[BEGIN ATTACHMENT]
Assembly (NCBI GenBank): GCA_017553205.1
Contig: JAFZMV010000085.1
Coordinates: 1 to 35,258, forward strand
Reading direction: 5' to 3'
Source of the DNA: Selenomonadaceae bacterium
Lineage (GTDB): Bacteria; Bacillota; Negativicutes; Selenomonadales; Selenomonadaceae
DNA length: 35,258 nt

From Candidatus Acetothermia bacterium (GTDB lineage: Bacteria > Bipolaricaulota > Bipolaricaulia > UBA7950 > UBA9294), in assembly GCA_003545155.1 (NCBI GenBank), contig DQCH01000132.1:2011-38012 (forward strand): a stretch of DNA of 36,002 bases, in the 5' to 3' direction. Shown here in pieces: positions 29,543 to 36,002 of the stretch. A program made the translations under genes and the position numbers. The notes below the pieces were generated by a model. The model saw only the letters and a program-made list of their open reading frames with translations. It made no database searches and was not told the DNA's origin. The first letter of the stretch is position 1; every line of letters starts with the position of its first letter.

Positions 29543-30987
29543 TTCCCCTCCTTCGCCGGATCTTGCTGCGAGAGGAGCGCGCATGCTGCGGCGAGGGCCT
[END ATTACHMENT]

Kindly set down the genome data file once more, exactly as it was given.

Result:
Assembly (NCBI GenBank): GCA_017553205.1
Contig: JAFZMV010000085.1
Coordinates: 1 to 35,258, forward strand
Reading direction: 5' to 3'
Source of the DNA: Selenomonadaceae bacterium
Lineage (GTDB): Bacteria; Bacillota; Negativicutes; Selenomonadales; Selenomonadaceae
DNA length: 35,258 nt

From Candidatus Acetothermia bacterium (GTDB lineage: Bacteria > Bipolaricaulota > Bipolaricaulia > UBA7950 > UBA9294), in assembly GCA_003545155.1 (NCBI GenBank), contig DQCH01000132.1:2011-38012 (forward strand): a stretch of DNA of 36,002 bases, in the 5' to 3' direction. Shown here in pieces: positions 29,543 to 36,002 of the stretch. A program made the translations under genes and the position numbers. The notes below the pieces were generated by a model. The model saw only the letters and a program-made list of their open reading frames with translations. It made no database searches and was not told the DNA's origin. The first letter of the stretch is position 1; every line of letters starts with the position of its first letter.

Positions 29543-30987
29543 TTCCCCTCCTTCGCCGGATCTTGCTGCGAGAGGAGCGCGCATGCTGCGGCGAGGGCCT